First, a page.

Iran’s government structure is a combination of democracy and modern Islamic theocracy. The head of state is the Supreme Leader, who makes all the major decisions on foreign policy and has control over the armed forces. The Supreme Leader is elected by the Assembly of Experts, which consists of 86 clerics. The clerics are chosen by the Guardian Council, which consists of six jurists and six theologians elected by the Supreme Leader. The Guardian Council is one of the most influential bodies in the country’s political landscape. Iran’s Parliament consists of 290 members who are elected by the public every four years. The Parliament must have approval from the Guardian Council before passing laws. The Parliament has the authority to summon or prosecute ministers or even the president. The President is the executive branch of power and is also elected every four years by the public, although the Guardian Council must approve the candidate before an election (Zohari 2011). Figure 1 illustrates Iran’s government system (Wikipedia 2011). Figure 1 – Islamic Republic of Iran’s Government Structure
One of the most prominent factors affecting foreign direct investment (FDI) in Iran is political instability. Although the country has made significant progress since the Iranian/Islamic Revolution in 1979 (the overthrow of the monarchy), the recent sanctions imposed on Iran by the United Nations (UN) is harming the country’s economy. Iran attempted to avoid a fourth round of UN sanctions by stalling its nuclear fuel plan. They did not succeed: on 9 June 2010, a Security Council resolution was approved. The sanctions expand current UN measures of restricting the country’s banking sector further, banning the sale of additional types of heavy weapons and aims to set up a cargo inspection rule similar to the one in place in North Korea. Hillary Clinton (US Secretary of State) said it is “the most significant sanctions Iran has ever faced.” Although Iran claims that the nuclear programme is for generating electricity, the West suspects that they are seeking to develop nuclear weapons. The United States and Israel (Iran’s main rivals) are not ruling out military action if the nuclear dispute is not resolved through diplomacy. Israel is believed to have the Middle East’s only atomic arsenal. In 1981, Israel bombed a nuclear reactor and in 2007 attacked an alleged nuclear facility in Syria. Iran threatens to retaliate if Israel or the US attacks them, by closing the Strait of Hormuz and targeting their interests in the Gulf. Around 40% of the world’s traded oil exits the Gulf region through the Strait of Hormuz. This political tension has already caused many international companies to stop or scale down operations in Iran (Dahl 2010).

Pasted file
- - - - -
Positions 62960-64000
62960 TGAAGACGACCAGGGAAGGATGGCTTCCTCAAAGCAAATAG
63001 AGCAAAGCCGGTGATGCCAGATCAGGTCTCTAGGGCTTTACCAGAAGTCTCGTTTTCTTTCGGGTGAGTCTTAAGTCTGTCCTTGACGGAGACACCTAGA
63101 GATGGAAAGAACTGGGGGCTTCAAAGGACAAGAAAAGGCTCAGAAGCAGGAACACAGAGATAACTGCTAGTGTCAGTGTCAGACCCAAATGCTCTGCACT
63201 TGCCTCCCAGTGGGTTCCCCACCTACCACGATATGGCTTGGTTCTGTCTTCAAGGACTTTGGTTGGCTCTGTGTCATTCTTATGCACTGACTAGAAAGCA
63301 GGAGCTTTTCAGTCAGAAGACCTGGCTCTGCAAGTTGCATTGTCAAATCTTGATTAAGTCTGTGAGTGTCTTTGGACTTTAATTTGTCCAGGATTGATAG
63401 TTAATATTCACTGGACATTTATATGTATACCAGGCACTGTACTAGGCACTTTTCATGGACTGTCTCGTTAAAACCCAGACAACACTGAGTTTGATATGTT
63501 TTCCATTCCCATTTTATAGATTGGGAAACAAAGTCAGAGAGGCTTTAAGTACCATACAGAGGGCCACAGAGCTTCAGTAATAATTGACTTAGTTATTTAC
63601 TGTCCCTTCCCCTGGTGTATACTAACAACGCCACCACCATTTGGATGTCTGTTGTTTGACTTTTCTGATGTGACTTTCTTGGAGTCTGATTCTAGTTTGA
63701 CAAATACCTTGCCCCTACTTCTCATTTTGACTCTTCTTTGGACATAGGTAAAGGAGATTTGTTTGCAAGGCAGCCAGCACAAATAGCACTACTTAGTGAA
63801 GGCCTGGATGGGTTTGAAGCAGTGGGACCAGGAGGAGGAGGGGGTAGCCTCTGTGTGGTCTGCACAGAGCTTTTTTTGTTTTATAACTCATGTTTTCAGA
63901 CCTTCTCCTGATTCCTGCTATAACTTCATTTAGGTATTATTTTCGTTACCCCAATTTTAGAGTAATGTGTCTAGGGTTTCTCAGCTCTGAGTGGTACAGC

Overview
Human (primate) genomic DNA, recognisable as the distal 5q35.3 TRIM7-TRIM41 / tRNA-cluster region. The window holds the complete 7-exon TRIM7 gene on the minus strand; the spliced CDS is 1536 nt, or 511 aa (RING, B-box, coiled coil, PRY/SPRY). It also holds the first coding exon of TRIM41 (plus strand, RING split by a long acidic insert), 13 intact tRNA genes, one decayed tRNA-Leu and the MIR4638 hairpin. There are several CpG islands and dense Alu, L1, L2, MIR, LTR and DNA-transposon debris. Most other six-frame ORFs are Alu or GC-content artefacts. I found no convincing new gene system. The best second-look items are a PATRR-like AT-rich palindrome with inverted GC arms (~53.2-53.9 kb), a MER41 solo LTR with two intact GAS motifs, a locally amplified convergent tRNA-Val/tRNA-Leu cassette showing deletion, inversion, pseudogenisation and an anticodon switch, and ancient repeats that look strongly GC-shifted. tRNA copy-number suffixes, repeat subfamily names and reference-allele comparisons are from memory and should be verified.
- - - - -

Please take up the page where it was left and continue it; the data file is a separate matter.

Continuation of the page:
Iran's national currency is the Rial. As of 11 March 2011, the exchange rate of the Rial with the US Dollar is 10 373.20 Iranian Rial (IRR 10 373.20) to one US Dollar ($1) (OANDA 2011).
Inflation refers to an increase in prices over a certain period with a consequent decline in the value of money. Iran has a high inflation rate 13.5% (December 2010) although it has been the lowest since 2006 (also 13.5%), with highest being 25.6% in 2009. The main factors contributing to the high inflation are the rise in global prices and the government’s oil money injection in the economy (ARY News 2009). Figure 2 shows the inflation rate (consumer prices) for the period 2003 to 30 December 2010 as well as the percentage change (Index Mundi 2011)
Figure 2 – Iran Consumer Price Inflation Rate
Low inflation must also be considered for it has both positive and negative effects. On the one hand, it increases consumer spending and reduces production costs, while...